A dear friend gave me the gift of the recently published New York Times special issue on Self-Care. One of our popular trauma workshops focuses on the importance of self-care and it was affirming to read all the articles in this magazine that invited readers to embrace themselves and take self-care seriously.
The introduction to the magazine states the following: “When you practice self-care, you are appreciating your strengths and weaknesses. You are forgiving yourself for stumbles and celebrating your accomplishments. Most crucially, you are honing life skills: standing up for yourself, knowing when to fight for what you want and knowing when to walk away because something is harmful. As Audre Lorde, the feminist writer, once noted, ‘Caring for yourself is not self-indulgence, it is self-preservation.’”
One of the articles written by Susan Shain invited readers to learn more about how to be optimistic as a way to practice self-care. She acknowledged how hard it can be in today’s world to focus on optimism. “Battling your inner Eeyore [the gloomy donkey in Winnie the Pooh] can have profound effects. Researchers suggest that optimists earn more money, have better relationships and even live longer. And the thing is: optimism can be learned.”
The four suggestions in the article:
- Visualize your best possible self. Think about what your dream life in 10 years would look like and how it would feel. Once you do that, write about it once a week for a few minutes. Do this for about two months. Studies have shown that imagining your ideal future is a way to raise your levels of optimism.
- Accept the inevitability of disappointment. Disappointment is a part of life. “You’ll be disappointed at times no matter what. So if your choice is between positive expectations that are occasionally proven wrong or negative expectations that are occasionally proven right, you might as well go with the former.”
- Argue against yourself. The author points out how easily we can have negative self-talk when things don’t go well for us, such as when a coworker gets a promotion you were hoping to get. Dr. Seligman, director of the Positive Psychological Center at the University of Pennsylvania, says that the trick is “… to first recognize the voice making those negative remarks, then argue with that as if it were an external person whose mission in life is to make you miserable.” Being able to counter negative inner remarks can happen when you present evidence to prove that voice is wrong. You might remind yourself that your coworker has been there longer than you have. You might also tell yourself that something else will come along and you eventually will get promoted, as a way to promote inner optimism and lessen inner pessimism.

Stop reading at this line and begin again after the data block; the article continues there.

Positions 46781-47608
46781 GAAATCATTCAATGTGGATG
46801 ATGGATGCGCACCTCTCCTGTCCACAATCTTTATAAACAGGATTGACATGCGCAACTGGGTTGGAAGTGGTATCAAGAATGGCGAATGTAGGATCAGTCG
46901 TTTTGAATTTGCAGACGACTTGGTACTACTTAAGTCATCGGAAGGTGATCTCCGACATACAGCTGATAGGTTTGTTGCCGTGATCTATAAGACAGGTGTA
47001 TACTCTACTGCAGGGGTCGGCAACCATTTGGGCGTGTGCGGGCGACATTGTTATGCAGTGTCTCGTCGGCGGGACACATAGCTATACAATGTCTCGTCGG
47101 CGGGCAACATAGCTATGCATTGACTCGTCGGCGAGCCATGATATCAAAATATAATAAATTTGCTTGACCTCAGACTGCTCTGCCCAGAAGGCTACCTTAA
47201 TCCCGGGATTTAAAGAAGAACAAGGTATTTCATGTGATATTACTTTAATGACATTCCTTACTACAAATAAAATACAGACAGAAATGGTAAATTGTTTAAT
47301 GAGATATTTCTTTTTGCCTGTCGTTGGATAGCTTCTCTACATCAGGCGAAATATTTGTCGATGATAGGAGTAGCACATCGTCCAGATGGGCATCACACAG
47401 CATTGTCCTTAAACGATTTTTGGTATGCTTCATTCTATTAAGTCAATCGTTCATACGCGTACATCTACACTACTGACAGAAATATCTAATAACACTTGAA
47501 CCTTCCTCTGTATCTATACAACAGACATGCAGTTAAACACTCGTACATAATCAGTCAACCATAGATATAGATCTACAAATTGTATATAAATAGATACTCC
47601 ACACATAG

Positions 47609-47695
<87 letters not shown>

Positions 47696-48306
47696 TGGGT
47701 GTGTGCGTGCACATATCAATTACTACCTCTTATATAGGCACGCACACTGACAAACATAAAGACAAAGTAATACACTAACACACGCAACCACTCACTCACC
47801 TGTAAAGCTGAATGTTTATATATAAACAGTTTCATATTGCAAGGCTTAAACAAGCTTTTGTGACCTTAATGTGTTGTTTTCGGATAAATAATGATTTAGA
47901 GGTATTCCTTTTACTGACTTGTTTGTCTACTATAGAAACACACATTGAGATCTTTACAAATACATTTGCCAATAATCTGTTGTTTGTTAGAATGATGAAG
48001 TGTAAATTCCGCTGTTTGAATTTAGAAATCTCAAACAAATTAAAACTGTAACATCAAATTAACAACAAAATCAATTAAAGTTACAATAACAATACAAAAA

- Put things in perspective. This involves recognizing a tendency to make catastrophic interpretations when something unpleasant or bad happens. The goal is to have realistic interpretations that include thinking of positive possibilities when something unpleasant or bad has happened. The author gives the example that someone who has a fight with a partner might have a catastrophic interpretation that this has happened because he or she is unlovable and there is no way to resolve the problem. The more realistic interpretation might be the recognition that sometimes couples have arguments, sometimes they say unkind things in the heat of the moment, and there will be ways to come back and work things out once some of the high levels of emotions have calmed. Modifying the interpretation can change the perspective and the accompanying feelings.
The author stresses how important it is to practice the strategies so that the changes can stick. Dr. Seligman says that his research shows these four approaches to potentially negative interpretations can greatly lessen tendencies for pessimism while enhancing levels of optimism.
Taking the time to promote enhanced optimism is a helpful addition to a self-care regimen.
Invitation for Reflection:
- In general, how optimistic are you most of the time? Is it mostly your typical way of approaching life or do you have to work to be optimistic?
- Which of the recommendations resonates most with you? Which might be more challenging?
- What do you need to do to help yourself enhance your levels of optimism?
Diane Wagenhals, Program Director, Lakeside Global Institute